Classroom Tips for Faculty

Some general areas of course modification may benefit students both with and without disabilities:

  1. Inform students about the availability of support services for students with disabilities by including a statement on syllabi similar to the following:
    1. Accessibility Statement: Any student who needs an academic accommodation due to the impact of a disabling condition (including ADHD, learning disabilities, psychological and/or medical conditions, or temporary injury) should contact the Disability Resource Center (DRC) at 715-346-3365,, or to determine reasonable accommodations. The DRC supports students and faculty in the notification and implementation of those accommodations, in accordance with the University’s obligations under federal law and Board of Regents policy (see Students can seek accommodations in a course at any time but are advised to do so early in the semester to ensure sufficient time to establish.
  2. Provide the course syllabus and a clear statement of expectations early to assist students in planning modifications and completing assignments for the semester.
  3. Begin lecture/discussion with an overview of the topics to be covered.
  4. Use the chalkboard or overhead projector to highlight key course material.
  5. Emphasize important points, main ideas, and key concepts orally in lecture.
  6. Try to provide assignments in writing as well as orally.
  7. Provide an opportunity for participation, questions, and review sessions to aid in mastering material and preparing for exams.
  8. Provide time during office hours for individual discussion of assignments, questions about lectures, and readings.
  9. Try to talk toward the class while writing on the board.
  10. Make sure that students see your lips, expressions, and gestures. Try not to stand against a window where your features are shadowed.
  11. In answering questions or engaging in class discussions, repeat student comments as necessary.
  12. Make sure duplicated materials are visually clear.
  13. Use a variety of formats to convey course material, both visual and auditory. If possible, convey difficult material in several ways.
  14. If possible, structure several ways for students to demonstrate mastery of material. Some examples are oral reports, essays written both in and out of class, and interpretive exams that allow the use of books and notes.


Fatigue, medical problems, medication, hospitalization, and extreme weather may disrupt a student's class attendance. Disabilities particularly likely to influence class attendance include: paraplegia, quadriplegia, multiple sclerosis, diabetes, heart disorders, psychological disorders, AIDS, arthritis, chronic illness, and chemical dependency.


Although fatigue is not a disability, many disabilities cause frequent fatigue. It accompanies disabilities as varied as AIDS, arthritis, back injury, cardiac disease, cerebral palsy, muscular dystrophy, multiple sclerosis, polio, spinal cord injury, chronic illness, and visual impairments. Some students may have difficulty sitting for a long period of time, and will need to stand for a while or leave class to stretch or lie down.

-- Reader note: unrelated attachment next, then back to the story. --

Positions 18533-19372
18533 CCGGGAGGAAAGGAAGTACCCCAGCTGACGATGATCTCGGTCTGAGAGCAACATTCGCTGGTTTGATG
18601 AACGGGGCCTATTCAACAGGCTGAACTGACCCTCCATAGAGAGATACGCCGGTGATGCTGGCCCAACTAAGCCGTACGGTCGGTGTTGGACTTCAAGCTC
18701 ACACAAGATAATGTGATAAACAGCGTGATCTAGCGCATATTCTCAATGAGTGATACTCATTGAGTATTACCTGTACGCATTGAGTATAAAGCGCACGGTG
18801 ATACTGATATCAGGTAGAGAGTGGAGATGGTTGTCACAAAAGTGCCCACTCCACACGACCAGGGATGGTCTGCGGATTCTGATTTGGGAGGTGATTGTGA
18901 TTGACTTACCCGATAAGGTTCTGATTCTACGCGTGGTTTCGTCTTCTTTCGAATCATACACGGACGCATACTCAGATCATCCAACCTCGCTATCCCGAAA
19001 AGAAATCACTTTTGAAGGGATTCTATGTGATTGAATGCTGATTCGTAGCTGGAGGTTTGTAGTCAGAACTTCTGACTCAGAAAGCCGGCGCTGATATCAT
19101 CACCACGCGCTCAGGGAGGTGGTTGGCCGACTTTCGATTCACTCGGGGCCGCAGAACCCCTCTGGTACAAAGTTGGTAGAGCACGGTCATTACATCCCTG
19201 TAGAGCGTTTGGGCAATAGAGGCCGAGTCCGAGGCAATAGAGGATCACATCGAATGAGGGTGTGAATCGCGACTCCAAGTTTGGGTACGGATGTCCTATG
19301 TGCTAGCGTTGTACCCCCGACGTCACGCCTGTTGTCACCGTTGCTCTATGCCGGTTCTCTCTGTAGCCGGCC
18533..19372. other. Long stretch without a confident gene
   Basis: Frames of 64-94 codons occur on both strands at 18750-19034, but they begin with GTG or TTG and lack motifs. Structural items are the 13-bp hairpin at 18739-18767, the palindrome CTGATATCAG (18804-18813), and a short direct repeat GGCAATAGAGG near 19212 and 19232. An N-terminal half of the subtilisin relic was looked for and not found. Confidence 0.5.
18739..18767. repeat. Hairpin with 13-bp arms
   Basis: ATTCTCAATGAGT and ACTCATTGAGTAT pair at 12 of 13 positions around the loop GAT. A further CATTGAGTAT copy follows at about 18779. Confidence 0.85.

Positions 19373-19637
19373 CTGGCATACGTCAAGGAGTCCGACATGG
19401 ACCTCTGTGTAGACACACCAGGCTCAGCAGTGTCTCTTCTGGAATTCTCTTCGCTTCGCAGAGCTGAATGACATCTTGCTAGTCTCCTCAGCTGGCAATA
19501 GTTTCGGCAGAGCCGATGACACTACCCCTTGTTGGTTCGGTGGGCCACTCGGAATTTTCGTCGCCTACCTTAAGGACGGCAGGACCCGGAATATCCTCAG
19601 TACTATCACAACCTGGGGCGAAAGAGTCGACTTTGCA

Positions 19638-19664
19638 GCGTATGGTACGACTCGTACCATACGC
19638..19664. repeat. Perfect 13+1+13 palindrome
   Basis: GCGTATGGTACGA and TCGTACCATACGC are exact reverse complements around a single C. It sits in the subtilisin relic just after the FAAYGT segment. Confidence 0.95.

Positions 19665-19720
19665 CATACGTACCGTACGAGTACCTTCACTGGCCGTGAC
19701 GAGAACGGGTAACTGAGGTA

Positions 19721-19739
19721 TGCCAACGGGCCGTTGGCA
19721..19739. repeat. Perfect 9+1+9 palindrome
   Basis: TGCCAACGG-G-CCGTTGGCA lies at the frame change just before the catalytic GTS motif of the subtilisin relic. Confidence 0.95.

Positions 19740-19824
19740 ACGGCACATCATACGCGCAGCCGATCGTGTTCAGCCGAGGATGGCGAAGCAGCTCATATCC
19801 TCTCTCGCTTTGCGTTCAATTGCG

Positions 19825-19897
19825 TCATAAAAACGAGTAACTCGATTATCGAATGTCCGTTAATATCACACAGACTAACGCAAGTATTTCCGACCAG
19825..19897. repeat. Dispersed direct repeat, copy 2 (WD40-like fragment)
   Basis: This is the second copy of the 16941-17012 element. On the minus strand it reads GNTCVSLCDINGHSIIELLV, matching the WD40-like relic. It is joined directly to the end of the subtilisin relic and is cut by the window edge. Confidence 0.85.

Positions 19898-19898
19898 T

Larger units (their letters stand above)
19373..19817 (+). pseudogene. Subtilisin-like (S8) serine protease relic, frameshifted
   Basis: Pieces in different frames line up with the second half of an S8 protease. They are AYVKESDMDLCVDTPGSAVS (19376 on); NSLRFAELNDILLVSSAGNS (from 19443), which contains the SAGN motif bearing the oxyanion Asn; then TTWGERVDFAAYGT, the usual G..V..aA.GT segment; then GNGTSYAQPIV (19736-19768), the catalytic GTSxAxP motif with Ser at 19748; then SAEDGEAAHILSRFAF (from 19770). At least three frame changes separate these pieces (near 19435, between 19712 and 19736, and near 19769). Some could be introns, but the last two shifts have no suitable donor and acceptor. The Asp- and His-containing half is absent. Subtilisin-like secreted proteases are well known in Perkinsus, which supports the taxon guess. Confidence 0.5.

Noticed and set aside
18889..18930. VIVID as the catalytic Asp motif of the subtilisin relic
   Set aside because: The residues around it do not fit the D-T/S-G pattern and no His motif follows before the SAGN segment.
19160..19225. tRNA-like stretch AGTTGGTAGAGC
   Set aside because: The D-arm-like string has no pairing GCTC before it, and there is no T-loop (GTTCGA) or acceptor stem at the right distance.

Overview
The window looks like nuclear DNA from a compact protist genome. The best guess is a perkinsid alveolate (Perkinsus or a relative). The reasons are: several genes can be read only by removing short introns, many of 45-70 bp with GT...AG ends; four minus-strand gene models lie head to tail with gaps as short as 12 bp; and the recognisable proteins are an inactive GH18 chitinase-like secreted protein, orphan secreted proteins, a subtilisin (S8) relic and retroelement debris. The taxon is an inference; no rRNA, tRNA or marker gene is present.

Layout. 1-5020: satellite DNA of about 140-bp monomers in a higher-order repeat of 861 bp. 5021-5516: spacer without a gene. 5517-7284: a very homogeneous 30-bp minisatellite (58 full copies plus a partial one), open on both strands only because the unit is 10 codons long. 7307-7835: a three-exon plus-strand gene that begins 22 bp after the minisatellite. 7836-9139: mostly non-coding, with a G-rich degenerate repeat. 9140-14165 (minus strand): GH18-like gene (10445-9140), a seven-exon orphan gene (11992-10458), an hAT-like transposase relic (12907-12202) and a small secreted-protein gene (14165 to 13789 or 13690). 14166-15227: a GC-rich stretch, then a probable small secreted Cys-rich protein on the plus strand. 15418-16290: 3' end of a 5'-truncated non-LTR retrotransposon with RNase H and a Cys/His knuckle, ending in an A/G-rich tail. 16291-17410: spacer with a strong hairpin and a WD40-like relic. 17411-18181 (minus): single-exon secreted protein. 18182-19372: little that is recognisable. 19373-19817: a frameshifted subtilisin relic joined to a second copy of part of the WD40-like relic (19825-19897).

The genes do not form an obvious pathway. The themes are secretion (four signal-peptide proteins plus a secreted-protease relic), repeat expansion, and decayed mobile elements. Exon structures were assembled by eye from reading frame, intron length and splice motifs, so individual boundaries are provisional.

Instructors and students should plan for accommodations caused by fatigue as early as possible. Students who have problems with fatigue may benefit from extended time to complete course reading and other assignments.

Test and Early Syllabus Availability

Provision of class syllabi and required readings prior to the beginning of the semester will be helpful to some students with disabilities.

Students with visual, learning, and other disabilities may require audio reading materials. It is the student's responsibility to arrange audio reading materials through the DRC. Since this is a time consuming process, extended preparation time is helpful.

Deaf or hard-of-hearing students may utilize an early syllabus to become familiar with terminology used in a course, and to develop sign language vocabularies for use by their interpreters. Provision of materials in advance of the semester will likely reduce the need for extension of time to complete course requirements at the end of the semester.

Building Accessibility

Students with mobility disabilities may be unable to access certain facilities. Should a classroom not be accessible, students with mobility impairments can be scheduled into sections of courses held in accessible buildings, or the class location can be moved to an accessible site.

Other architectural barriers may also exist. Faculty offices may be inaccessible to a student using a wheelchair either because of office size or furniture arrangement. Use of computer or laboratory equipment may also be difficult for some students. Adapted equipment may be needed. The DRC will work with the student and instructor to ensure access in the most integrated setting.

Oral Communication

Students who have disabilities including cerebral palsy, head injury, cancer, multiple sclerosis, polio, speech, and hearing impairments may have difficulty with oral communication in the classroom. They may have slow speech, impaired speech, or no speech.

Students who have slow or difficult-to-understand speech should be encouraged to speak up in class and be allowed to take their time. If testing requires oral responses, students with speech difficulties may need the opportunity for alternative testing.